The (Other) Experiment

Curiosity usually gets the best of me, so I’d like to run an experiment. Which I am totally stealing from Eli. (But stealing without attribution brings bad blog juju, plus Eli’s blog is pretty awesome too!)

Just as a matter of record, I was wondering, what do I look like to a stranger

So dear readers, followers, fans, companions and friends, even if you have seen pictures or (god forbid!) awful videos, without peeking at anything else, just jot your thoughts down in the comements. Right now.

How do you see me?

25 thoughts on “The (Other) Experiment

  1. I see you as a short, hyper guy with big headphones (I dont know why I think your short). I see you as a dude who likes wearing vans. You look smart and energetic. Pretty cool. (I still think your short LOL).

    1. I dont know why i said hyper LOL. It isnt meant at all to be critical. I think i see you dancing. thats kind of how i meant it. Out at a club sort of thing. you look happy!

      1. I think you are eerily spot on. I am very short, and I never miss a chance to mention this. I can be a little hyper – energetic, talkative, active. I don’t have Vans but that is definitely my style… now I’ll have to post a picture of my shoes. But no dancing (well, only in private :P) And how the hell did you know I have big headphones? Two pairs, actually.

        Wait, are you sure you haven’t met?

        1. LOL – I don’t know, maybe you DO remind me of someone, like maybe someone I knew if HS or college? Just fast-forwarded into the future here and now. I enjoy reading your posts a lot.

          1. Thanks! It is interesting how you managed to pinpoint my personality and tastes just from reading a few posts. I guess that’s the point of the experiment.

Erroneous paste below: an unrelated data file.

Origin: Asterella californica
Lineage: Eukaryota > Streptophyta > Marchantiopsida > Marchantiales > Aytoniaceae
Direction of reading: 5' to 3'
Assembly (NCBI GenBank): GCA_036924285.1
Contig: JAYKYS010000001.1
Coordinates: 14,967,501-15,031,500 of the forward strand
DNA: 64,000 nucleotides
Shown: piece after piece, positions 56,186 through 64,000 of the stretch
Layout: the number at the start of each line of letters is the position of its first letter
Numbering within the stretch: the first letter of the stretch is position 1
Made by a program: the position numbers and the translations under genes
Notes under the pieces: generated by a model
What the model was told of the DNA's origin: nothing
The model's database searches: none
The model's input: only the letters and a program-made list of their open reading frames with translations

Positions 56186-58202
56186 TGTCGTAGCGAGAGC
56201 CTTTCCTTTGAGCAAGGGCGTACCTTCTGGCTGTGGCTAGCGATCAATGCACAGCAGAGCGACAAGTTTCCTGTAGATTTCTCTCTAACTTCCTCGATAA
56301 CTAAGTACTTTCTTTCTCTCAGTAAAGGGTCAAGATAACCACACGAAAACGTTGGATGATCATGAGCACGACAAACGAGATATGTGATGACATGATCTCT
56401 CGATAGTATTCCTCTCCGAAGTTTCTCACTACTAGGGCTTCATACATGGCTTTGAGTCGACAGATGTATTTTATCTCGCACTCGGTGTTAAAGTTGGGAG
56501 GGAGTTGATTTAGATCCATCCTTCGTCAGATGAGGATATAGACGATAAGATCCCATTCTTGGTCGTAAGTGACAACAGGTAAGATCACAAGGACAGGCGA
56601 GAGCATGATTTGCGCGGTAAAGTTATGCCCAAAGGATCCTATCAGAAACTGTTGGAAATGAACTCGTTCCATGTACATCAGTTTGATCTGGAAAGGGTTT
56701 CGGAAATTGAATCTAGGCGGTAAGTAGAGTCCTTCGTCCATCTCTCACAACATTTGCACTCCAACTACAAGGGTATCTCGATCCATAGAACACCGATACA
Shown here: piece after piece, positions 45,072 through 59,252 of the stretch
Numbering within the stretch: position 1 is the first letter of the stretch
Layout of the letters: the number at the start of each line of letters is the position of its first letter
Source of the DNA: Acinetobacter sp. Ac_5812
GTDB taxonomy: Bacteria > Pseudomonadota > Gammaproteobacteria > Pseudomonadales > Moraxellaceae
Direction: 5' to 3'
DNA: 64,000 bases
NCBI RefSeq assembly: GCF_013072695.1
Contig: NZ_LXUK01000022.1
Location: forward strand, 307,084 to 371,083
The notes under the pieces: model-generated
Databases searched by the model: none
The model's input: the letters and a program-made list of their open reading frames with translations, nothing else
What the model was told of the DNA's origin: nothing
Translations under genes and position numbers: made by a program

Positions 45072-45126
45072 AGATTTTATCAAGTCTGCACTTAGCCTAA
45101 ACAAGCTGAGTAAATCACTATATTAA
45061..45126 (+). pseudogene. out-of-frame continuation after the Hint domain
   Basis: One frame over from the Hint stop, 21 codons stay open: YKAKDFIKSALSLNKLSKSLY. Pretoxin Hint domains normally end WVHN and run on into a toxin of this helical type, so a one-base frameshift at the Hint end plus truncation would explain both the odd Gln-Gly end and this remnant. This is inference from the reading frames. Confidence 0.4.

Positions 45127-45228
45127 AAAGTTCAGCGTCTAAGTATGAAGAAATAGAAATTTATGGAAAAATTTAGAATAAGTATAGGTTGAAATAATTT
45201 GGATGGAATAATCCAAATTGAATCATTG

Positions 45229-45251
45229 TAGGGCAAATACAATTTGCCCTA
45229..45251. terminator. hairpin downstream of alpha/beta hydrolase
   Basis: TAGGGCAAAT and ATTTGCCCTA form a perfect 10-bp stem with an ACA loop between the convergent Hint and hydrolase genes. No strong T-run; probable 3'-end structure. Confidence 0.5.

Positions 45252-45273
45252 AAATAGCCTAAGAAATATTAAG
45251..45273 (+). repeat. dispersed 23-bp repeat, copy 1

2. maybe a little intuition helped. But also, the pict of you with the red tee, i guess i came up with a few adjectives. you looked happy! young! hip! — everyone MUSH have vans!

  2. In my head, you have always been short, and thin, and had a soft but high pitched voice. Also, I always imagined you were white, like with a northern European background, lol.

    1. Very accurate physical description.

      I am not entirely skinny though, I just dress very well. I used to be a lot chubbier, so much so that people from 3-5 years ago do not recognize me at first glance, because my face has changed.

      1. That happened to me too: I put on like 30 lbs. in grad school, and during the last year I lost almost all of it. Then, when I moved across country, I lost more and then some, and am thin now: people who knew me in grad school do double takes when they see me now.

    1. Not offensive at all. I actually barely make the teens sometimes, with 14 being the lucky number, although thankfully I don’t get 12 anymore.

  3. Smaill-ish, which for me hovers around 5’1″-5’2″. In my head your shoulders are a little bit rounded over, and you duck your head sometimes (enough that the people around you would recognise it as a ‘you’ gesture.) Not underconfident, exactly, but not visibly brimming with it either.

    I don’t know if you have callouses on the end of your fingers. Maybe just a pen callous?

    (I don’t have anything to actually justify this – just a few days’ worth of going back through your posts and a ridiculous and weirdly focused imagination.)

    1. While I exude confidence on the outside, I am actually full of doubt on the inside. For years I’ve been building up this facade, and it seems to fool most people, sometimes even me.

      Callouses – yes – when I do lots of rock climbing.

      And also yes, I do have a signature head-tilted-half-smile move, but it is reserved for my girlfriend πŸ™‚

  4. so many comments here, so i read few… if mine is duplicitous, my apologies…
    I try to read all of your posts when not doing anything else; I want to really focus on them… so i am way behind…
    that said:
    inspirational, educational, real and light/funny/charming… cause something about your post makes me smile